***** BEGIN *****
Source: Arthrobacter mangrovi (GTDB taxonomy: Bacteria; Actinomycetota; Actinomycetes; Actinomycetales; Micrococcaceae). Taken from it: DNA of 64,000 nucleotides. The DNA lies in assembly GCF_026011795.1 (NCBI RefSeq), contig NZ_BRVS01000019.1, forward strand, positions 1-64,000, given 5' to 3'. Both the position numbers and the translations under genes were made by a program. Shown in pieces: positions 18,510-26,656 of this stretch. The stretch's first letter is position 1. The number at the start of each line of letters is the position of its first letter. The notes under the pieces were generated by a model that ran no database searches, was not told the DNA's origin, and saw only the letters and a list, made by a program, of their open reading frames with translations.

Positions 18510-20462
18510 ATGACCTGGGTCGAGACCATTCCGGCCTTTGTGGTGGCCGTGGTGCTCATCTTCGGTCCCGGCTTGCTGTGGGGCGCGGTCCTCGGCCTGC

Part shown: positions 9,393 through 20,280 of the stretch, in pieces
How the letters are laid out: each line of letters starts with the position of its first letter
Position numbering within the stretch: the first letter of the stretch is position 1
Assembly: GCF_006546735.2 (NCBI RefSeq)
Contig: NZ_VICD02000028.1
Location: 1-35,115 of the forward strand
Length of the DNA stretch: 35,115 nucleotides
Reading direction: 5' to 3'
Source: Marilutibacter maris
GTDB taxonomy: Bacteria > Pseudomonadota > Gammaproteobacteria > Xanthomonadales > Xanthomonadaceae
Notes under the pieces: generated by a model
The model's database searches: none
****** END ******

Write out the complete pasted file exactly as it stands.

Source: Arthrobacter mangrovi (GTDB taxonomy: Bacteria; Actinomycetota; Actinomycetes; Actinomycetales; Micrococcaceae). Taken from it: DNA of 64,000 nucleotides. The DNA lies in assembly GCF_026011795.1 (NCBI RefSeq), contig NZ_BRVS01000019.1, forward strand, positions 1-64,000, given 5' to 3'. Both the position numbers and the translations under genes were made by a program. Shown in pieces: positions 18,510-26,656 of this stretch. The stretch's first letter is position 1. The number at the start of each line of letters is the position of its first letter. The notes under the pieces were generated by a model that ran no database searches, was not told the DNA's origin, and saw only the letters and a list, made by a program, of their open reading frames with translations.

Positions 18510-20462
18510 ATGACCTGGGTCGAGACCATTCCGGCCTTTGTGGTGGCCGTGGTGCTCATCTTCGGTCCCGGCTTGCTGTGGGGCGCGGTCCTCGGCCTGC

Part shown: positions 9,393 through 20,280 of the stretch, in pieces
How the letters are laid out: each line of letters starts with the position of its first letter
Position numbering within the stretch: the first letter of the stretch is position 1
Assembly: GCF_006546735.2 (NCBI RefSeq)
Contig: NZ_VICD02000028.1
Location: 1-35,115 of the forward strand
Length of the DNA stretch: 35,115 nucleotides
Reading direction: 5' to 3'
Source: Marilutibacter maris
GTDB taxonomy: Bacteria > Pseudomonadota > Gammaproteobacteria > Xanthomonadales > Xanthomonadaceae
Notes under the pieces: generated by a model
The model's database searches: none